Connect with us

School News

Seaside Heights Sets ‘Town Hall’ Q&A Session for School Merger Proposal

The Hugh J. Boyd elementary school in Seaside Heights, 2023. (Photo: Shorebeat)

The Hugh J. Boyd elementary school in Seaside Heights, 2023. (Photo: Shorebeat)

Seaside Heights officials, facing the opposition of a group of residents and teachers at the Hugh J. Boyd Elementary School over the prospect of merging the local school district with the Toms River Regional school district, will host a “town hall-style” meeting to discuss the proposal.

A referendum vote was initially supposed to have occurred this month, asking residents to approve or turn down the regionalization plan that came as a result of a study funded by the state, but the combination of a vacancy of the state education commissioner, a holiday weekend and further talks between TRRS and Seaside Heights officials has delayed the vote. Some parties had asked for an exception to a new law disallowing local school referendums from taking place in April (unless the referendum was linked to a budget exceeding the state’s 2 percent spending cap), but it is unknown whether that approval will be granted – or if it can be legally granted. The next available dates for referendum questions would be Sept. 26 or the general election in November.

There have also been negotiations conducted that could keep the Boyd school open for five years, dependent on maintaining a minimum student population.

Get Daily Island News Updates
Your email address:*
Please enter all required fields Click to hide
Correct invalid entries Click to hide

The borough council will host a “town hall” style meeting Thursday, April 4, 2024 at 6 p.m. in the council chambers above the borough’s fire house at 116 Sherman Avenue. The authors of the multi-part study, including Mary Robinson-Cohen, a former teacher and Roosevelt Public School District superintendent who is also an attorney, will be on hand to answer questions regarding the educational aspects of the merger. Vito A. Gagliardi, a Morristown-based attorney who led the study, will answer legal questions, and Steven Cea, an accountant who specializes in school finance, will speak to the financial and tax ramifications of the regionalization effort.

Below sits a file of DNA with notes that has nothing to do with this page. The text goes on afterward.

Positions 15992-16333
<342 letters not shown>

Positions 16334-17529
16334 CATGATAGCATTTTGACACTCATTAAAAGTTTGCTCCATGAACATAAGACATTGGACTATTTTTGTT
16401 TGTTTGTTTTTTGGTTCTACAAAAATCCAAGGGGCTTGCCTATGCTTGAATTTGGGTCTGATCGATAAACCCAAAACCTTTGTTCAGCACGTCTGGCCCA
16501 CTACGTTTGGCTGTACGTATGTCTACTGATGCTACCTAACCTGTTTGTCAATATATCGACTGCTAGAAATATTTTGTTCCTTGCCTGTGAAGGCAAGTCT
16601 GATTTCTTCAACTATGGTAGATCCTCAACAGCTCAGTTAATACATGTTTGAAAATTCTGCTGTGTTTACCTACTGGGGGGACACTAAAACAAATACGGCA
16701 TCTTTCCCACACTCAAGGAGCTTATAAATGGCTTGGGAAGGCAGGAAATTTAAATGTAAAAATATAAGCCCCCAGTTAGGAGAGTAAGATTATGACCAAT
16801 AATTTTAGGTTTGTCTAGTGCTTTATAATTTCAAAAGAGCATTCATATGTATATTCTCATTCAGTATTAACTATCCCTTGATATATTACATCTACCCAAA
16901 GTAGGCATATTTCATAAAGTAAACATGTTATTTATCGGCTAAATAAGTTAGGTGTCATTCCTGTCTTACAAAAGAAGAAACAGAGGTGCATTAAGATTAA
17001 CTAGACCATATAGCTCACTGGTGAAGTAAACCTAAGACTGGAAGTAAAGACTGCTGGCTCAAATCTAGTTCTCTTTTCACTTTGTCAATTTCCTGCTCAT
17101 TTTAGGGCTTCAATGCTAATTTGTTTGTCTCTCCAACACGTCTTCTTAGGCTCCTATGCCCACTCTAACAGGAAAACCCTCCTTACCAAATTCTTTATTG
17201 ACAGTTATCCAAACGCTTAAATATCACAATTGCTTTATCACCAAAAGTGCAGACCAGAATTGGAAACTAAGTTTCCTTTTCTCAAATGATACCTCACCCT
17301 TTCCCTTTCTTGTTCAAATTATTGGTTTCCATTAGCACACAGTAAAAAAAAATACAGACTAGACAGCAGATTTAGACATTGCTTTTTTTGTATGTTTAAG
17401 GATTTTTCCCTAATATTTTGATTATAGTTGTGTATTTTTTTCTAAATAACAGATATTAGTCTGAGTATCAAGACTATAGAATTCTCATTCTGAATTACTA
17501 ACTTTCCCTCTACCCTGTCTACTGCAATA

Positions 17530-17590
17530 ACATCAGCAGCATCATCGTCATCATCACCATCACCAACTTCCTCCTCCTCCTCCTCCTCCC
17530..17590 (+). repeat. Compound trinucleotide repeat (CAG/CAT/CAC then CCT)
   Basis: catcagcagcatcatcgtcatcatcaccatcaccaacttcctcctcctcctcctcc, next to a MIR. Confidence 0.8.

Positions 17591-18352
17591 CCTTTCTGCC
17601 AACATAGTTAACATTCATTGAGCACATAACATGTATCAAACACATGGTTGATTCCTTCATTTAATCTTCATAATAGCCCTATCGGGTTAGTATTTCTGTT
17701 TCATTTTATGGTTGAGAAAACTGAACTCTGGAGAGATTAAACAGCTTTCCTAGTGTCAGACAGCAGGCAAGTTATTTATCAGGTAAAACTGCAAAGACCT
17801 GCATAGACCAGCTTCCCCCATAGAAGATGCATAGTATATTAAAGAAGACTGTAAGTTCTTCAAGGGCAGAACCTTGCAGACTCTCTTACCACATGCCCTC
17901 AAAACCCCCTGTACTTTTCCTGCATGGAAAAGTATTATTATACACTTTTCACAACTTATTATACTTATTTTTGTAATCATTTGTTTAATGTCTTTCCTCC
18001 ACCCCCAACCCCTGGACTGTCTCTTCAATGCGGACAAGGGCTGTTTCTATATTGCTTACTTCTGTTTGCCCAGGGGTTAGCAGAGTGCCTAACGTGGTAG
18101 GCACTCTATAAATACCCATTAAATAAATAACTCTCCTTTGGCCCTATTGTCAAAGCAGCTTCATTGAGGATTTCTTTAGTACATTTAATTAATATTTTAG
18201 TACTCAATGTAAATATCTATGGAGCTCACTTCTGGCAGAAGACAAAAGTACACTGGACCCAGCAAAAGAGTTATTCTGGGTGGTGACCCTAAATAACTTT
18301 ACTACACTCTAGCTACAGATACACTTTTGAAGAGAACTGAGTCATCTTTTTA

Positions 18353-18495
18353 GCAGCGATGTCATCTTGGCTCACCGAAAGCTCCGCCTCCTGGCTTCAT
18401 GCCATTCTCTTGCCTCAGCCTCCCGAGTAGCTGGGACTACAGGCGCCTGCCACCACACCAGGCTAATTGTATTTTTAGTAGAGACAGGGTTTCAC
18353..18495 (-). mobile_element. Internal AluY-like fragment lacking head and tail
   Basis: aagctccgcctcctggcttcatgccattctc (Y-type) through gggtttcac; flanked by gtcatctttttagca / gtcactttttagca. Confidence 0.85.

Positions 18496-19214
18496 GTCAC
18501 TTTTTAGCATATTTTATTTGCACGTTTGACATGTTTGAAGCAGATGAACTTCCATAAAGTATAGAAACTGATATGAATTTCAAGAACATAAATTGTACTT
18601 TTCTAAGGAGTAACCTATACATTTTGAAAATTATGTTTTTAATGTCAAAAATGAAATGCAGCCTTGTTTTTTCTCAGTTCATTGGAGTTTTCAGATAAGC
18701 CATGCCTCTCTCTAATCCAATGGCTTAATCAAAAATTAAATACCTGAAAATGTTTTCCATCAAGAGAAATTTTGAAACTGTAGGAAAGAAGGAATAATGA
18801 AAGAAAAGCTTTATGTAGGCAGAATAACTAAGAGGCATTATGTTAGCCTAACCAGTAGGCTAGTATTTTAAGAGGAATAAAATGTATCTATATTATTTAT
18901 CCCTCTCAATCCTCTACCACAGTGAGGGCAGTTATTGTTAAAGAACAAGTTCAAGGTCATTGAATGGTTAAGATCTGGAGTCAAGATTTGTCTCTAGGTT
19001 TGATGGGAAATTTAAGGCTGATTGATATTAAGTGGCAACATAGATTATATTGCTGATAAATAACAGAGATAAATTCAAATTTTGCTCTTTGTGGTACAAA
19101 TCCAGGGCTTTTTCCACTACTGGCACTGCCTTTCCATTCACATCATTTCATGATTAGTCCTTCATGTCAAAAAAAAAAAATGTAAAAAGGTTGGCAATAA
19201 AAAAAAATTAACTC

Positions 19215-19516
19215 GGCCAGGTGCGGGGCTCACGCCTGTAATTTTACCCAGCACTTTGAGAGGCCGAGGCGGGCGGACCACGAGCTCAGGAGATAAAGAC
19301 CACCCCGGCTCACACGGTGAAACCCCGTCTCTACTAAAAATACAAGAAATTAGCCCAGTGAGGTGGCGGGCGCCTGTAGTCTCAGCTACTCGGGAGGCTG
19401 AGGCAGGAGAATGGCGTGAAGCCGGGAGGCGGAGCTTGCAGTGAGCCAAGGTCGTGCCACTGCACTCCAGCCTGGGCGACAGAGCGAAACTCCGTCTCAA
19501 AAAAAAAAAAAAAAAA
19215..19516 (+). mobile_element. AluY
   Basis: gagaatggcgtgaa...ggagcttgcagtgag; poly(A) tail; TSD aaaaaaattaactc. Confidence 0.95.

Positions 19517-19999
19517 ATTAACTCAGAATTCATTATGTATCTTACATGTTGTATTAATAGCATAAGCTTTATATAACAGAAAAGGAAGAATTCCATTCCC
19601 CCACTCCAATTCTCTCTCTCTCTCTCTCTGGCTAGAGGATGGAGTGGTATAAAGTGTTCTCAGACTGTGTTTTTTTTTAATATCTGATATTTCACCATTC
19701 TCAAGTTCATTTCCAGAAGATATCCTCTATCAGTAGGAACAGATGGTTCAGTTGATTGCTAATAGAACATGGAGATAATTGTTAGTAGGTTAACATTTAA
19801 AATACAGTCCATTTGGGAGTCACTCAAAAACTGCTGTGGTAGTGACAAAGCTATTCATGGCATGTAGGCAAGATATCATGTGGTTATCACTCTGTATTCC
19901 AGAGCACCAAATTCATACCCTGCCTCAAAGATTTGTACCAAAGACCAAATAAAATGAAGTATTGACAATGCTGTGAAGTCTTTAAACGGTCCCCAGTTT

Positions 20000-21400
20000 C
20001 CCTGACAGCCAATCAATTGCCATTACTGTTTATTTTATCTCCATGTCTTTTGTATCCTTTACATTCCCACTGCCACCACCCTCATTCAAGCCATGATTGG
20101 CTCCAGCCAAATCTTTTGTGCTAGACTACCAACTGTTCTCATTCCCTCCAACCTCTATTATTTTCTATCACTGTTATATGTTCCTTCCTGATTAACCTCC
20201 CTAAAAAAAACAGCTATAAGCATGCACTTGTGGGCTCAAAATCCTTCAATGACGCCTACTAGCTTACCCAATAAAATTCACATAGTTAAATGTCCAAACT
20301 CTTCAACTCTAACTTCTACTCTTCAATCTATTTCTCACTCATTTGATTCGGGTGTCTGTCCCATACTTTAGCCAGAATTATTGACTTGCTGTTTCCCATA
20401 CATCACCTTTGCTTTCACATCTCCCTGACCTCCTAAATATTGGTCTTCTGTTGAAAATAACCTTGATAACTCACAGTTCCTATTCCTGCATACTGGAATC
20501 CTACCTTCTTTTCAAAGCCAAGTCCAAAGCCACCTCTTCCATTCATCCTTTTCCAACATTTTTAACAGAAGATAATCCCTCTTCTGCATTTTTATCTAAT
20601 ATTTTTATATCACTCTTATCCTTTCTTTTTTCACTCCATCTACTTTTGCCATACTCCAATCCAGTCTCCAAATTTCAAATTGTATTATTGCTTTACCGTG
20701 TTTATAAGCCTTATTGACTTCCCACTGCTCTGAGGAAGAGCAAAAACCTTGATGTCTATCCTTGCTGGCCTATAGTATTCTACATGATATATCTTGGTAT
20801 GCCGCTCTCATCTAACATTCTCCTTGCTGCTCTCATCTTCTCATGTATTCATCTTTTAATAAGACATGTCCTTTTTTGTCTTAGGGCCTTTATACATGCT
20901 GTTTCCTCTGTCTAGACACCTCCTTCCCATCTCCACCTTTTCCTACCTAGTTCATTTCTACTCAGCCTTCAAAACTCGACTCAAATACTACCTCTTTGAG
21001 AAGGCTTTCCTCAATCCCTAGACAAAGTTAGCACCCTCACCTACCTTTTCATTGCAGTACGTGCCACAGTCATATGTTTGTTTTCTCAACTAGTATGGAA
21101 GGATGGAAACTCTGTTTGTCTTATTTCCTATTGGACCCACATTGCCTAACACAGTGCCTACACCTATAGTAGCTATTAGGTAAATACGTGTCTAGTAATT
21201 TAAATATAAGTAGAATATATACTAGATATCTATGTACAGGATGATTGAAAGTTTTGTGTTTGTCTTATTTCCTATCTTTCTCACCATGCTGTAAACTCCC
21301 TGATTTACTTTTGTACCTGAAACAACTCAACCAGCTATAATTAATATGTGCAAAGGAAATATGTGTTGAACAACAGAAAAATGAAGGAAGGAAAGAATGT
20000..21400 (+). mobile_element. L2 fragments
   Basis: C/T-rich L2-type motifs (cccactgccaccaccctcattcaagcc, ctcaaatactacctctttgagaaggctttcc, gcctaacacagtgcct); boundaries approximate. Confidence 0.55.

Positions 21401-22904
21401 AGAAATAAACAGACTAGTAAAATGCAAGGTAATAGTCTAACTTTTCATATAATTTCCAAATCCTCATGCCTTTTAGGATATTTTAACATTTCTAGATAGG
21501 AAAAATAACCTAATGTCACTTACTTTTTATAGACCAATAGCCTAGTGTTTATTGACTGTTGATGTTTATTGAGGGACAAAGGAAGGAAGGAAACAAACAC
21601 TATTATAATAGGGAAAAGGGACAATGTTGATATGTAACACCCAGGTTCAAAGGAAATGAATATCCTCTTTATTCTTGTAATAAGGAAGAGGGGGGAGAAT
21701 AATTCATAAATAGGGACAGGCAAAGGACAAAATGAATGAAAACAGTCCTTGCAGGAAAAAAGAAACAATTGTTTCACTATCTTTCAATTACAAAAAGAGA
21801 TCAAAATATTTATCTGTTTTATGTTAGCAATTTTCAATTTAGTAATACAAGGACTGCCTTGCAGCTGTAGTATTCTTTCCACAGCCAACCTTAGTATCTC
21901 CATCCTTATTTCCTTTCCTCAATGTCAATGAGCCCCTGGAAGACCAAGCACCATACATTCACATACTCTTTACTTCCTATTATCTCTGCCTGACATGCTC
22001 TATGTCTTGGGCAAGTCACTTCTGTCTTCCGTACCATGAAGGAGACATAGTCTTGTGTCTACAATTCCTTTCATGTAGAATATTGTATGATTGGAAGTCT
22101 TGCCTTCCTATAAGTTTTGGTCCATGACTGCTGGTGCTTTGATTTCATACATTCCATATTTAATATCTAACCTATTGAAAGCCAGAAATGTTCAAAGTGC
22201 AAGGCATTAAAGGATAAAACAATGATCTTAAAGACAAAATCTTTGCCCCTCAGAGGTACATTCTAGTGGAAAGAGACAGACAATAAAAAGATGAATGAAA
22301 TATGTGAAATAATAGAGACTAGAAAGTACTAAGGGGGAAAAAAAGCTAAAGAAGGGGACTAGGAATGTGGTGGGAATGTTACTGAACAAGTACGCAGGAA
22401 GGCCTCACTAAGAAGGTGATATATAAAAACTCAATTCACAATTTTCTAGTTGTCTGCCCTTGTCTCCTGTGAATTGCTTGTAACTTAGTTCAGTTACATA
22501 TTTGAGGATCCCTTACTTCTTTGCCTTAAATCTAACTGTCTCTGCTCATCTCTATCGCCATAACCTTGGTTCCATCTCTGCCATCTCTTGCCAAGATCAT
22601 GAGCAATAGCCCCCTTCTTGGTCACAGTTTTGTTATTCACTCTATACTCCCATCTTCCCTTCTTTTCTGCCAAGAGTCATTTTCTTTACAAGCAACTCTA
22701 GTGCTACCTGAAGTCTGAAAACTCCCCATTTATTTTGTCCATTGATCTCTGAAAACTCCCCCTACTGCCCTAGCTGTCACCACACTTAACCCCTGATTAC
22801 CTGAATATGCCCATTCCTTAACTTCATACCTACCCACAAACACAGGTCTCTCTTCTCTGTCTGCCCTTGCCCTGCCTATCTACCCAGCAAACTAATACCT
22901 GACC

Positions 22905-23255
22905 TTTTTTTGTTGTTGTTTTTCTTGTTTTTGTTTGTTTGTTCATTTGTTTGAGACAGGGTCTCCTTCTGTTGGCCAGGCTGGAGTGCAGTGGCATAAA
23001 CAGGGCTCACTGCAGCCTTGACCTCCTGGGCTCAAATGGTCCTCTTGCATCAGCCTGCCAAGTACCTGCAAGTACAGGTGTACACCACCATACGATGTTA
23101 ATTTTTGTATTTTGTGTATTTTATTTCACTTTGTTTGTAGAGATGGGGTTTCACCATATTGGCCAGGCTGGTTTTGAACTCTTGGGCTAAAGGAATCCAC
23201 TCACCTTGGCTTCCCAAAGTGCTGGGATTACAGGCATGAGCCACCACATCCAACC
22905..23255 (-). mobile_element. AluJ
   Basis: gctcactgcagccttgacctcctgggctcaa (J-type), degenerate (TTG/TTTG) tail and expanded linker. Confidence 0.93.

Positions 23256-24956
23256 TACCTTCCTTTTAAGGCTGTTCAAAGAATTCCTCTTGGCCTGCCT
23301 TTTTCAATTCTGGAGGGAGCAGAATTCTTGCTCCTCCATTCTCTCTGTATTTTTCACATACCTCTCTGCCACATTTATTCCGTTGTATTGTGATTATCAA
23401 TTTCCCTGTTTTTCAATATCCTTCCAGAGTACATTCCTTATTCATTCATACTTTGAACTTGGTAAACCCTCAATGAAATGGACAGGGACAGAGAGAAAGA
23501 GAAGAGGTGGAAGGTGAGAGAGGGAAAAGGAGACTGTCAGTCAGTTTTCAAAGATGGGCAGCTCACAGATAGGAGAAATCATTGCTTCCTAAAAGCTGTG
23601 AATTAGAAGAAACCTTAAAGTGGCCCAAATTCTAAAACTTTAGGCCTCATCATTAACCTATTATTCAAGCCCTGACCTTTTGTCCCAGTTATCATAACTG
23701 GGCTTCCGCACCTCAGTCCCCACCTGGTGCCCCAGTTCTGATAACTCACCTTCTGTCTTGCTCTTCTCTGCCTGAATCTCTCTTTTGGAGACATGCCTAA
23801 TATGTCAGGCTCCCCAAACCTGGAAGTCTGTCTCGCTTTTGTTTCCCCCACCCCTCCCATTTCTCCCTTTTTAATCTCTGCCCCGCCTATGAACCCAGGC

Students in Seaside Heights attend the locally-controlled Boyd school from pre-K through sixth grade before transferring to the Central Regional school district, located 18 miles southeast in Berkeley Township.

While the meeting is designed to be less formal that a typical council meeting, the public session of the meeting may be preceded or followed by an executive session, and formal action may be taken, a notice of the meeting said. The referendum question and date must still be approved by the state Department of Education, which is currently being led by Acting Education Commissioner Kevin Dehmer.

Former Gov. Chris Christie cuts the ribbon reopening the Hugh J. Boyd Elementary School following Superstorm Sandy, Sept. 5, 2013. (Photo: Governor's Office/ Tim Larsen)

Former Gov. Chris Christie cuts the ribbon reopening the Hugh J. Boyd Elementary School following Superstorm Sandy, Sept. 5, 2013. (Photo: Governor’s Office/ Tim Larsen)

A group of teachers from the school, as well as several residents, attended a meeting of the borough council this week to express their displeasure over the plan, though officials have said no teachers will lose their jobs over the merger. The report also concluded that Seaside Heights’ student population – heavily impacted by children from non-English speaking families and those with special education requirements – would be better served in the regional school district with significantly more resources.

Robinson-Cohen previously pointed to poor performance by students in the small school district as one of several reasons to support a merger – another being the physical distance of 18 miles between Seaside Heights and Berkeley, as well as issues caused by no uniform curriculum being shared between Seaside Heights and Central. The teachers and local residents, however, contend that a community-oriented school is more beneficial to students, keeps younger children closer to home, and continues a traditional and culture that has been carved out over the course of decades in the borough.

A full report on Wednesday’s reaction from residents and officials is forthcoming on Shorebeat.

Click to comment